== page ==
Tevez and Mascherano are not a first. This is why they should be a last.
The door that West Ham has opened, and Liverpool virtually turned revolving, is one any true football aficionado would not hesitate in slamming shut. The door sign reads “Profiteers’ Office”.
Football relations between England and Argentina have a rich history. Highlights are: the sport itself being introduced in the Pampas by British settlers, the laceless ball travelling in the opposite direction, English referees being imported in times of fat cows and paranoia, Rattin in Wembley, Ossie and Ricky, the “Hand of God” followed by the “Goal of the Century”, Beckham and Simeone, Veron and Bassedas, all-seater stadiums. It has been a mixed bag of good, ridiculous, bad and brilliant. The ugly is now lurking in the playertrade routes.
That Argentine football has been in organisational and financial disarray for decades is no news. Despite having a following of world renowned passion, a seemingly inexhaustible quarry of talent and a National Team which tops rankings and bags hefty playing fees, clubs have perennially found it difficult to make ends meet (Boca and Velez are the only current exceptions). Crippling violence, astronomical administrative blunders and ubiquitous corruption and clientelism have devastating effects on balance sheets. Admittedly much of the famine is self-inflicted, but show me a country where the football background differs from the broader social one.
This environment was propitious for profiteers to flourish. “Swirling river, fisherman’s gain”.
Agents mutated. “Meagre” 5-10% transfer commissions for their “hard” work were not enough to placate their Greed. They knew how much European clubs were willing to dish out for a player. They knew how badly Argentine clubs needed cash. Why not offer some financial relief for a bigger percentage of future transfers? Player registration and economical rights were disjoined. Percentages grew steadily whilst the age of players involved fell.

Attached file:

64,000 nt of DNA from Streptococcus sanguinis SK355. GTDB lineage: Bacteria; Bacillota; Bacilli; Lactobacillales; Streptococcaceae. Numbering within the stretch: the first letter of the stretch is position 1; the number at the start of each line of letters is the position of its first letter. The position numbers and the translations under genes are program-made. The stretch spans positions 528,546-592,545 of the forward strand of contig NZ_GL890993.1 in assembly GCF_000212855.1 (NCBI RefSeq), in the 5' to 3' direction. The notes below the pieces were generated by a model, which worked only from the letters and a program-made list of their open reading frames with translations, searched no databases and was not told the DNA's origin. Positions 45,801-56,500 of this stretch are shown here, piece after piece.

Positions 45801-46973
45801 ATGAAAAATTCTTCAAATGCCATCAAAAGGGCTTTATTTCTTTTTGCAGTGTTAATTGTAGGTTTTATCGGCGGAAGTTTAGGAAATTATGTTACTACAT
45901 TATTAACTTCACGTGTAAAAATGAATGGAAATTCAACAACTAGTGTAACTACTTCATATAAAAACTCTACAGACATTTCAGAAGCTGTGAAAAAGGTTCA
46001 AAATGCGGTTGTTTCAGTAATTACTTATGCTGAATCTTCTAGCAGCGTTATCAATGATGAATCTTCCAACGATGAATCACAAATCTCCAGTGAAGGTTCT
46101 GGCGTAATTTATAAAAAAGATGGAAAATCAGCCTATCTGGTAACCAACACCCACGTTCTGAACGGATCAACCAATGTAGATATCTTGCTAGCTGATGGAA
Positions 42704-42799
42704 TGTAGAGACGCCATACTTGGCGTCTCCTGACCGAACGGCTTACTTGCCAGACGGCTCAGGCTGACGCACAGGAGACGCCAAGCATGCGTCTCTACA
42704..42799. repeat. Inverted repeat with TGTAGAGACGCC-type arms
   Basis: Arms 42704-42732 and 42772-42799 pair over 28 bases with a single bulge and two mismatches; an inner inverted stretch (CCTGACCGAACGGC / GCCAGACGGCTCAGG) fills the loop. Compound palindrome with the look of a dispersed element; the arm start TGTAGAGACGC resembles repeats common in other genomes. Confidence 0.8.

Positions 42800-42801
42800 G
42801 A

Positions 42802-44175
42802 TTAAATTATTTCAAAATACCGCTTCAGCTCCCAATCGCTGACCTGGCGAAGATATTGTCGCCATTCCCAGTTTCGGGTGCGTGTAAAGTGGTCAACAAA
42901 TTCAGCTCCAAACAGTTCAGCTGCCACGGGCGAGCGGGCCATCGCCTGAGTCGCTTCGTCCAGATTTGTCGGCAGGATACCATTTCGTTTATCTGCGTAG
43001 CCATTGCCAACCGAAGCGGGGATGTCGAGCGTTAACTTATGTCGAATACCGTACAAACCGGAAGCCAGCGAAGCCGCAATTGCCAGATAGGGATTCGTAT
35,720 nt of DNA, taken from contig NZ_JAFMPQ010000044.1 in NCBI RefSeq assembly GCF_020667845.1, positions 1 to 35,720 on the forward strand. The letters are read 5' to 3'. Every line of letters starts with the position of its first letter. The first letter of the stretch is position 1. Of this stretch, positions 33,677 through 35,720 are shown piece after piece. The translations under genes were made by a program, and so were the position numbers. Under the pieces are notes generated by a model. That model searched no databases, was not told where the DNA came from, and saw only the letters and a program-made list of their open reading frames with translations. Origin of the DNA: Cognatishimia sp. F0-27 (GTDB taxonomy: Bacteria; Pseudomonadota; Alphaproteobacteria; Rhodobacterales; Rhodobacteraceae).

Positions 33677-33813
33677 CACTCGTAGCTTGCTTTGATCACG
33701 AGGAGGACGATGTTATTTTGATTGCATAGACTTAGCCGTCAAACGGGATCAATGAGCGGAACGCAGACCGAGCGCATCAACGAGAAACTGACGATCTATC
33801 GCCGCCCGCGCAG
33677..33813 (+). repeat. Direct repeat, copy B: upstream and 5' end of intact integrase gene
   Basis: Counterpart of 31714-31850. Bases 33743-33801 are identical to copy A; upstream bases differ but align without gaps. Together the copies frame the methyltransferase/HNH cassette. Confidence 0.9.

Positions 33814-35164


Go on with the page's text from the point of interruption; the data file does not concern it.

It was only matter of time before Club Directors realised that this was a great way of lining their own pockets on the side. Claiming dire economical circumstances (obviously blamed on predecessors), whole batches of young players are being sold to so called “Investment Groups” for peanuts. Investors are of course always anonymous. The task of stopping the financial rot was now six feet under a heap of notes.
There are now myriad players owned by third parties (well over 50% of all players playing Primera Division). The profiteers loan them (back) to clubs who are merely used as shop windows. Registration contracts lasting more than a year are as rare as 6-all draws, six months being the norm, all of them have clauses in them allowing for termination as soon as a big(ger) fish shows some interest in the player. Control over the player’s future lies completely in outsiders’ hands.
There is one more twist to this spurious scheme. Fifa statutes only regulate registration rights. As economical rights have been severed from registration, and are in hands of actors outside Fifa’s jurisdiction, it’s 5-year contract length limit is not applicable. Players are effectively owned by profiteers until they are bought by a club, whatever time it takes.
Undoubtedly there are some who will claim there is nothing wrong with cunningly playing the market. The same could be said of trading a loaf of bread for heirloom jewelry in a war zone.
“Fair Trade Football”, anyone?
It is public knowledge that West Ham has been fined £5.5 million in relation to the signings of Tevez and Mascherano. The club pleaded guilty of entering in a relationship with third parties that could “materially influence its policies or the performances of its teams", and not acting “in the utmost good faith” towards the Premier League.
Two days later they did it exactly the same all over again.
For Tevez to be able to play again for the club they had to provide proof that the relation with the third party holding the player’s economic rights had been severed. They presented the PL a letter sent to the companies associated to the player, in which the club terminates with immediate effect any former agreement. This is plain nonsense, akin to sending your spouse a letter stating: “Don't love you anymore, please pack your bags, we are no longer married”.
There is absolutely no way Liverpool hasn't got some kind of agreement with the owners of Mascherano’s economical rights.
The PL has regulations in place to stop privateers, but somehow they seem to be getting around them. Could be incompetence, or maybe Kia Joorabchian (front man for the third parties involved in this particular affair) was once again one step ahead.